Thursday, January 3, 2013

More Witnesses to the Lost Commandments of Jesus

Moreover, Chrysostom (Hom. x in the Opus Imperfectum, falsely ascribed to St. John Chrysostom) commenting on Mat. 5:19, "He that shall break one of these least commandments," says: "The commandments of Moses, Thou shalt not kill, Thou shalt not commit adultery, count for little in their reward, but they count for much if they be disobeyed. On the other hand the commandments of Christ such as, Thou shalt not be angry, Thou shalt not desire, are reckoned great in their reward, but little in the transgression." Now hatred is an internal movement like anger and desire. Therefore hatred of one's brother is a less grievous sin than murder. [Summa Theologica Second Part, Treatise on Theological Virtue Question 34.4]

and again:

Otherwise; the precepts of Moses are easy to obey; “Thou shalt not kill. Thou shalt not commit adultery.” The very greatness of the crime is a check upon the desire of committing it; therefore the reward of observance is small, the sin of transgression great. But Christ’s precepts, “Thou shalt not be angry, Thou shalt not lust,” are hard to obey, and therefore in their reward they are great, in their transgression, ‘least.’ It is thus He speaks of these precepts of Christ, such as “Thou shalt not be angry, Thou shalt not lust,’ as ‘the least;’ and they who commit these lesser sins, are the least in the kingdom of God; that is, he who has been angry and not sinned grievously is secure from the punishment of eternal damnation; yet he does not attain that glory which they attain who fulfil even these least.(same source, Cantena Aurea chapter 5)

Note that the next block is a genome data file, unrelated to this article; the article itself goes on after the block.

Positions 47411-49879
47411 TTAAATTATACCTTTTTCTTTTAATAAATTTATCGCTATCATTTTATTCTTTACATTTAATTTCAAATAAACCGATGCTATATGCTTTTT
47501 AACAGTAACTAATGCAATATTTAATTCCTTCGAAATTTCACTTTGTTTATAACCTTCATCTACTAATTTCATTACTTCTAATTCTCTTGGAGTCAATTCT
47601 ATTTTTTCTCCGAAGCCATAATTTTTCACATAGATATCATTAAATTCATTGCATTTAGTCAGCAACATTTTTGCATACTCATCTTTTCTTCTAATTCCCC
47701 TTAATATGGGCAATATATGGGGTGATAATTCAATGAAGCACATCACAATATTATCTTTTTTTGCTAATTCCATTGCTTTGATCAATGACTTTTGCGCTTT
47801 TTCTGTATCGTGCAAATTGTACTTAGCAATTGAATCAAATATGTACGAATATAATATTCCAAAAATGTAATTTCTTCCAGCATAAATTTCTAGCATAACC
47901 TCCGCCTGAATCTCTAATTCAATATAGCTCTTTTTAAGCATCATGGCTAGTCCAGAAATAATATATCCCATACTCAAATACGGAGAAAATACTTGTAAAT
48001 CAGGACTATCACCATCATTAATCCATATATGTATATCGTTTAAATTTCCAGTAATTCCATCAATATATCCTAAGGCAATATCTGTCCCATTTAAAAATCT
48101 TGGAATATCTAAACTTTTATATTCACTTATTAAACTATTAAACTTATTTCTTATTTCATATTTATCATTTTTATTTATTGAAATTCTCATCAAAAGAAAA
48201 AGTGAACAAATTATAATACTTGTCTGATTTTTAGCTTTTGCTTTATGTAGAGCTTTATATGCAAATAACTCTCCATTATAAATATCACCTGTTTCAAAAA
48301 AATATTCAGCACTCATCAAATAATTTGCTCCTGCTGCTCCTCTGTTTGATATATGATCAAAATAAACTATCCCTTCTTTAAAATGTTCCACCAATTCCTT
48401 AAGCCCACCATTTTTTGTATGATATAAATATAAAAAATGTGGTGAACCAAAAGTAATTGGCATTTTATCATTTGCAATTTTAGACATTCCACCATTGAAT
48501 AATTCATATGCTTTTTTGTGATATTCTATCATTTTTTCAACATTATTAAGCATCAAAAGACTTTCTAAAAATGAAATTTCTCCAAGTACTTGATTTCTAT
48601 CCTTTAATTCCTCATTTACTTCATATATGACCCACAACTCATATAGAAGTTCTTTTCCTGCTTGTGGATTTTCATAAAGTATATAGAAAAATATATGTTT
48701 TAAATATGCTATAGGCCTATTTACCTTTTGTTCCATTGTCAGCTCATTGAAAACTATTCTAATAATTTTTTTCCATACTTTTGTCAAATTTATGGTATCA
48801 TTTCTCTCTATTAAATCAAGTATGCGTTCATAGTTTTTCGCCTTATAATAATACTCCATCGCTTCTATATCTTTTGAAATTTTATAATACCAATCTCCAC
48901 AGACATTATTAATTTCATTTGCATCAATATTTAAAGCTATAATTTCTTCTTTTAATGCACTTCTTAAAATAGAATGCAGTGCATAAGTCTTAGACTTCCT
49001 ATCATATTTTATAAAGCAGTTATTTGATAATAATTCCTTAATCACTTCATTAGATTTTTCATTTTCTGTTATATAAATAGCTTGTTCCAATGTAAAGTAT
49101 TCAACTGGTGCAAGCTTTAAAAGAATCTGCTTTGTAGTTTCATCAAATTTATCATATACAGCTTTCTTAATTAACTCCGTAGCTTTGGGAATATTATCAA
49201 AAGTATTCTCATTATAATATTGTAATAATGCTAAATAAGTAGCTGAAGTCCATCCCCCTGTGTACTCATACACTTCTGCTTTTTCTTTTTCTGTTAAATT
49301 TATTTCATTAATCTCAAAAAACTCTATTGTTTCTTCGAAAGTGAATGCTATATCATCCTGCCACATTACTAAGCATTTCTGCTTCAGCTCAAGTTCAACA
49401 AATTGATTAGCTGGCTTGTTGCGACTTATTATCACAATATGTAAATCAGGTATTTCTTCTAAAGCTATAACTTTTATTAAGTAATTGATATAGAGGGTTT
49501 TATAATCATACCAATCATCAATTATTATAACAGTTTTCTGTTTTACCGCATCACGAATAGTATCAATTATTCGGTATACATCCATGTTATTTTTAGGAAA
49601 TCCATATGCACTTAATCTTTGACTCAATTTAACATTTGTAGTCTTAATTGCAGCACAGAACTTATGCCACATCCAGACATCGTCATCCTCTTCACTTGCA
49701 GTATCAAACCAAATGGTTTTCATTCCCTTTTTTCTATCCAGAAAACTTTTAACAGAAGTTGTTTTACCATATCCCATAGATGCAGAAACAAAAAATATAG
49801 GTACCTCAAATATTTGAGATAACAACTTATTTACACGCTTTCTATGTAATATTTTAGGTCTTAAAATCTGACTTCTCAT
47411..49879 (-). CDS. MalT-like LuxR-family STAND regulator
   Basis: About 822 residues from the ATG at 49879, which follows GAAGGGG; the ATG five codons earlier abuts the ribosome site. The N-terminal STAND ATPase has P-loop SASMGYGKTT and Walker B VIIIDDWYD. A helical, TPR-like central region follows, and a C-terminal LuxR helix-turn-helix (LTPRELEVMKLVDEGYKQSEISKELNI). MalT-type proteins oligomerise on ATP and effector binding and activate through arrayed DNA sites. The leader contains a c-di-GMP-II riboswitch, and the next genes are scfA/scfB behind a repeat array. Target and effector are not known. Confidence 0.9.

and again:

As that, Thou shalt not lust, was not spoken to the flesh, but to the spirit, so in this the flesh indeed is not able to love its enemy, but the spirit is able; for the love and hate of the flesh is in the sense, but of the spirit is in the understanding. If then we feel hate to one who206 has wronged us, and yet will not to act upon that feeling, know that our flesh hates our enemy, but our soul loves him.(ibid)

The original author (or his source) clearly used a Diatessaron.

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